Plant of the Month ~~ AUGUST 2008
Elderberry is a shrub whose showy blossoms in late spring turn over to clusters of bluish-purple, edible berries in late summer. The tiny, creamy-white, 5-petalled flowers occur in flat-topped bunches from April to August. The bunches are up to 8 inches wide and can be seen from quite a distance. The pea-size berries that follow are used in making jams, pies and wine. Many kinds of birds flock to the fruit and bees frequent the flowers. The leaflets have toothed edges and are about 2 inches long, arranged on branches that are opposite and pinnately compound. The base of the plant usually is multi-trunked.
It is said that aside from the berries, the other parts of the plant are considered poisonous, and contact can cause certain discomforts such as nausea or worse. Nonetheless, native people did find a number of other uses. The flowers, when dried, made a tea for soothing fevers and flu, and were also applied to the skin to relieve itching or ease the pain of sprains. In addition to eating the berries, they were also used as dye. Roots, bark and leaves have diuretic properties. Roots and bark were also used to ease constipation. The branches and trunk were used to make bows, and in hollowing them out they formed a flute-like musical instrument. The species name Sambucus refers to a musical instrument called a sambuke.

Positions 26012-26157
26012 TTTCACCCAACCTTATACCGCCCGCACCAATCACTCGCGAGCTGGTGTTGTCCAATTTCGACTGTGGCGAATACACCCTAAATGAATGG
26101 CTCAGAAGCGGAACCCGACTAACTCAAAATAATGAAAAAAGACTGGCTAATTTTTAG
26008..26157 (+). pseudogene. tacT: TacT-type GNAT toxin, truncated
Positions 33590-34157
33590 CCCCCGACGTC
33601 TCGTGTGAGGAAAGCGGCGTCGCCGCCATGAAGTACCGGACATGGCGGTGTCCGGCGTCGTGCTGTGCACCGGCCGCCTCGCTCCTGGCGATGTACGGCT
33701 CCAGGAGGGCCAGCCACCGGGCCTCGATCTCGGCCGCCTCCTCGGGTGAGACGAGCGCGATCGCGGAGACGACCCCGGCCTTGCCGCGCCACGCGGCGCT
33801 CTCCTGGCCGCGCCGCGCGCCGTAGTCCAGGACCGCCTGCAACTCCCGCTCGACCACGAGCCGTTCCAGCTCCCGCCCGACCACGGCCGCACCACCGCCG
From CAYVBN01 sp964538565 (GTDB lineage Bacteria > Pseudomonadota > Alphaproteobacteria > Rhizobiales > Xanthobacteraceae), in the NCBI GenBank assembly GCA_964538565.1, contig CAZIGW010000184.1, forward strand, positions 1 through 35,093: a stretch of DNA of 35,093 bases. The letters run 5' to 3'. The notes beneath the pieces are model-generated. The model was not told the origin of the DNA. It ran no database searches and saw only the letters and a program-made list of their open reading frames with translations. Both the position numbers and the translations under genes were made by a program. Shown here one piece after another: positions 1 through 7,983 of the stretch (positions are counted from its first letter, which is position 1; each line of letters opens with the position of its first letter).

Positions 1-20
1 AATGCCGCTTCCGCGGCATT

Contributed by Liz Baumann
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References:Wildflowers of the Santa Monica Mountains, by Milt McAuley
Flowering Plants: The Santa Monica Mountains, Coastal and Chaparral Regions of Southern California, by Nancy Dale
Roadside Plants of Southern California, by Thomas J. Belzer
California Native Plants for the Garden, by Carol Bornstein, David Fross, and Bart O'Brien
California Herbal Remedies, by LoLo Westrich